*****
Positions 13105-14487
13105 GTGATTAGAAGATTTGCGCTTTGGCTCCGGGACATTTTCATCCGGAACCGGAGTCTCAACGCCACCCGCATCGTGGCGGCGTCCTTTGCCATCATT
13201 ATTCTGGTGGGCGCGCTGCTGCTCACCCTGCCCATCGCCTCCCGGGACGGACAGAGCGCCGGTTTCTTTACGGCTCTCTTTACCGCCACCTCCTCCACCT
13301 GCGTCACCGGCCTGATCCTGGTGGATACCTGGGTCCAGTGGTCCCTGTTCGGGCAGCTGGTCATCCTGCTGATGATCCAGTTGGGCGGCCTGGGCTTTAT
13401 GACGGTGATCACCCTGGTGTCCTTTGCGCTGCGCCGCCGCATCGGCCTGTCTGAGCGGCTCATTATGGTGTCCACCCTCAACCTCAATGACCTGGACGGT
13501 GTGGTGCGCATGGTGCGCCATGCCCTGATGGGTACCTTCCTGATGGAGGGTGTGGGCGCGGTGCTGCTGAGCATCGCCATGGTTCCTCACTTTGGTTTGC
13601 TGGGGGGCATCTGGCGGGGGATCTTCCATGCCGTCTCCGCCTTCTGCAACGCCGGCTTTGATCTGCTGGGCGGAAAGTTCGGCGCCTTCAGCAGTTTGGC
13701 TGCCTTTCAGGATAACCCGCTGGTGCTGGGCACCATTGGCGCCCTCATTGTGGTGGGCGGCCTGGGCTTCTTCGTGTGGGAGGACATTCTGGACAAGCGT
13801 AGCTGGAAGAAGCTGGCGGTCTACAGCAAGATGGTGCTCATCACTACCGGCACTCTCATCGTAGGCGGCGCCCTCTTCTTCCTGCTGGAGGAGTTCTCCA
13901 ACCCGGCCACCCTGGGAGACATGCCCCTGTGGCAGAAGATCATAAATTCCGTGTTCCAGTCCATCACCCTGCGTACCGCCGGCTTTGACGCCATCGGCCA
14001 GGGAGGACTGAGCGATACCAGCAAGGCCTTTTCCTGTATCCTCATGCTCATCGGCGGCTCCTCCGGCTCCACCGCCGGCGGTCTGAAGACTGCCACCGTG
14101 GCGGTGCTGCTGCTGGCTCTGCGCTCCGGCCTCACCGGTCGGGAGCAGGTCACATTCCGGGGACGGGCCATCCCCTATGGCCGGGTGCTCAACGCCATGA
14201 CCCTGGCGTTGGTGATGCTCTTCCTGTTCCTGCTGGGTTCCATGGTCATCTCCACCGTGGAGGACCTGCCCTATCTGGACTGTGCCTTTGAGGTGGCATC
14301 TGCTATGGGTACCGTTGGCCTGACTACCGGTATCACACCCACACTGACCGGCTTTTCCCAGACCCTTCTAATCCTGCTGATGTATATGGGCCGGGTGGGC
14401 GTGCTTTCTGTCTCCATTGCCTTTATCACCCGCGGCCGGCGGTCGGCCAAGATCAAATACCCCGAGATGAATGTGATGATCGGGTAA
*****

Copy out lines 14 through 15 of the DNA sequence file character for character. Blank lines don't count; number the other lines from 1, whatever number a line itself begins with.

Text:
14301 TGCTATGGGTACCGTTGGCCTGACTACCGGTATCACACCCACACTGACCGGCTTTTCCCAGACCCTTCTAATCCTGCTGATGTATATGGGCCGGGTGGGC
14401 GTGCTTTCTGTCTCCATTGCCTTTATCACCCGCGGCCGGCGGTCGGCCAAGATCAAATACCCCGAGATGAATGTGATGATCGGGTAA